The featured photo is called Beauty and the Beast and is one of my favourites of all times. I took it in 2012 during my first visit to the parts that now I call home. How did this come about, you ask? Not without certain risks.
This post is also for Patrick’s Pic and a Word challenge. If you like Morocco, colour blue and heartfelt poetry, I recommend you his latest posts.
First let’s see about the poem for NaPoWriMo which has just moved into its final third.
Challenge 20: “Write a poem that ‘talks.’ What does that mean? … Try to write a poem grounded in language as it is spoken – not necessarily the grand, dramatic speech of a monologue or play, but the messy, fractured, slangy way people speak in real life.”
*Mumbles something about how there is spoken word in my poems on an average April day as it is, and how hard it is for speakers of English as a second/foreign language to nail the differences. If I was to translate the Iliad into English – why? – Achilles would sound like a punk. My poems are merely me talking to myself. Better believe it it’s spoken, messy and fractured.*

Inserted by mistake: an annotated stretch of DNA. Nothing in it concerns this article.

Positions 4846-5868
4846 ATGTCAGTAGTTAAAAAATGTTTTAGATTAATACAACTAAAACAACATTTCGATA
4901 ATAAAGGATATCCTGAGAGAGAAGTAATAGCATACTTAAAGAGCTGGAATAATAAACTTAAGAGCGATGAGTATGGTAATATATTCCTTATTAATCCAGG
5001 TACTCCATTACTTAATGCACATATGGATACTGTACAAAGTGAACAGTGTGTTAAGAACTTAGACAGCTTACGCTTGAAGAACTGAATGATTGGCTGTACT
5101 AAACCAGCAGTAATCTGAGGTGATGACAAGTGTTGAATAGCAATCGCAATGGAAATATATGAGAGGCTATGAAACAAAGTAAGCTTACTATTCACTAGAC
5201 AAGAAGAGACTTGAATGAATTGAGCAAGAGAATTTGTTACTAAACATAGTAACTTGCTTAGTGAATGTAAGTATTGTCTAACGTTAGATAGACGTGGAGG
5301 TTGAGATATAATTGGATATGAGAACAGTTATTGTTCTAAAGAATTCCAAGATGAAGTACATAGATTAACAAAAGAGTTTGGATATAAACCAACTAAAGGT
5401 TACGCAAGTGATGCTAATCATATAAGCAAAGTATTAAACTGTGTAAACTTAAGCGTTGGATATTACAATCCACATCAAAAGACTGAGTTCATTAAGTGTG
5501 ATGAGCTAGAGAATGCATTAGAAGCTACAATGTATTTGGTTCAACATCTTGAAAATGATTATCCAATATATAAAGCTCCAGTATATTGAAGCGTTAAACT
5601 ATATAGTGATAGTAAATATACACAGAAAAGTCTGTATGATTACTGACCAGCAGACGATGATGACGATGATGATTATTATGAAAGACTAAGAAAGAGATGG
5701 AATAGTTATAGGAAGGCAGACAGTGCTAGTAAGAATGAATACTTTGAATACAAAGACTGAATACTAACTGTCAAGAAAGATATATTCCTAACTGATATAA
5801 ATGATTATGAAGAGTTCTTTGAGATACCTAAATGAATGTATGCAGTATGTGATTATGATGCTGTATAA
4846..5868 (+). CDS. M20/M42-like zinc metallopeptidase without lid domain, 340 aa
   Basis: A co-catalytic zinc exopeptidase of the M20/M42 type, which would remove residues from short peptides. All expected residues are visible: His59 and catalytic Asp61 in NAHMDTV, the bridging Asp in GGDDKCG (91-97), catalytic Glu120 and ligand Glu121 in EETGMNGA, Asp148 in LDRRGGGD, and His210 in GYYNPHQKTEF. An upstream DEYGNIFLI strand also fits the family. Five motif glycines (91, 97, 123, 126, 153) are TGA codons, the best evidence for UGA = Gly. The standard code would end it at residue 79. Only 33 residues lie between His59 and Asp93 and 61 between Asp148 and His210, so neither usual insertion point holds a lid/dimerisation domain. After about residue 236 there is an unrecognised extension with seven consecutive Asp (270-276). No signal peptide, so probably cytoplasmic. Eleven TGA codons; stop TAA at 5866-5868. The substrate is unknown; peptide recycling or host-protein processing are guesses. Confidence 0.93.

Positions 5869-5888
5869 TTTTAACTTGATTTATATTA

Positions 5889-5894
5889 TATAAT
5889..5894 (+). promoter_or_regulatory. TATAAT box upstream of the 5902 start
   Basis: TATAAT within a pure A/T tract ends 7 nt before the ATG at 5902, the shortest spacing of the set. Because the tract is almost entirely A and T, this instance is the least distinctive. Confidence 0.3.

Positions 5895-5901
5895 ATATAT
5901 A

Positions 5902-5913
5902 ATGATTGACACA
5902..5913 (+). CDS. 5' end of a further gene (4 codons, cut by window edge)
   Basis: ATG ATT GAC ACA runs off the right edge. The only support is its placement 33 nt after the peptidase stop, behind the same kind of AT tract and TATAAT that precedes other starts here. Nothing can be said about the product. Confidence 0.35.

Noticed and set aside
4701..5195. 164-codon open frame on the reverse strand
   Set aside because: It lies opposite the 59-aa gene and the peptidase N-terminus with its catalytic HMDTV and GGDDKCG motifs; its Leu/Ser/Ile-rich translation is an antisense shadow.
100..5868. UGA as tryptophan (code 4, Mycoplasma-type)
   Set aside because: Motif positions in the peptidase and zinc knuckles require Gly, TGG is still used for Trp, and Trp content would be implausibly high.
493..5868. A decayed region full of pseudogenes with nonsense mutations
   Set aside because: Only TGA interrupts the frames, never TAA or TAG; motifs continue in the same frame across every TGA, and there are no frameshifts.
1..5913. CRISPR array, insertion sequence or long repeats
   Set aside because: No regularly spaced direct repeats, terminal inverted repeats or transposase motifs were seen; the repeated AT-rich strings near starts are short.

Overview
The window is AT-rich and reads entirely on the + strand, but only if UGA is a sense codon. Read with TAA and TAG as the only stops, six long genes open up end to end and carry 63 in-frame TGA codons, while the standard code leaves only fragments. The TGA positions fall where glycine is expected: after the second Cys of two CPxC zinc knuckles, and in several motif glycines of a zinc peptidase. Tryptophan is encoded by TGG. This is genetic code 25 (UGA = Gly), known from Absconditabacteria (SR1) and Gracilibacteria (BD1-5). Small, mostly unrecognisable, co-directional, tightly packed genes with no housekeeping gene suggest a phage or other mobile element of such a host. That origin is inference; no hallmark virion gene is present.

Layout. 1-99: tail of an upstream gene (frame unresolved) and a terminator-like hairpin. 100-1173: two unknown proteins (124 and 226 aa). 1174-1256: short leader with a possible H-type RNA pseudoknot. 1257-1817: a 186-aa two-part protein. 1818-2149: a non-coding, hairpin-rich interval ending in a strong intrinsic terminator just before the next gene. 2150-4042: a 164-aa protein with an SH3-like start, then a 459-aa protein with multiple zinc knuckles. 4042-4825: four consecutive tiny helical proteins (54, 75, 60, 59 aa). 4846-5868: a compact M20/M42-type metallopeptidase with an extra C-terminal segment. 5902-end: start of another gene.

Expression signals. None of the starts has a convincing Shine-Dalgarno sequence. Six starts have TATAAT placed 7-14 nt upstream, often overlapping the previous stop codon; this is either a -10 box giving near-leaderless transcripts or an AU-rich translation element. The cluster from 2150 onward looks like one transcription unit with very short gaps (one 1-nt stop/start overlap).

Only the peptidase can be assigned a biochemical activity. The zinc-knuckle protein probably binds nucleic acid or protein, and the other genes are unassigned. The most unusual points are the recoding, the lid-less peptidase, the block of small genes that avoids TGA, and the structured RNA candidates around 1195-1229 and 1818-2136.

How did I tell them?
How does one tell anybody anything?
“Parents, I’m going to Italy for two weeks,
alone. In the meantime
you can feed my boyfriend.”
I didn’t say this last.
The departure date was closing in
and I still hadn’t figured it out.
Then there was my card tournament
where I fix the prizes for top five, yah?
I printed out my train ticket
and put it in an envelope.
Just in case. I came third.
Quite a prize for coming third.
Only one man knew
that I wouldn’t be as alone.
One was a friend with all the data
of the other:
in case I don’t return.
And the other was a man
who asked me a few days
“How do you say No in your language?”
“Ne. Why do you ask?”
“Oh, just to know,
in case you really won’t like it.”
Here are twenty glimpses from those 13 days. It was my first time in Rome and Tuscany. Seven months later I arrived for good. Be careful with the risks you take or you might go places.
In response to Patrick Jennings’ Pic and a Word Challenge #183: Risk
and for Day 20 of NaPoWriMo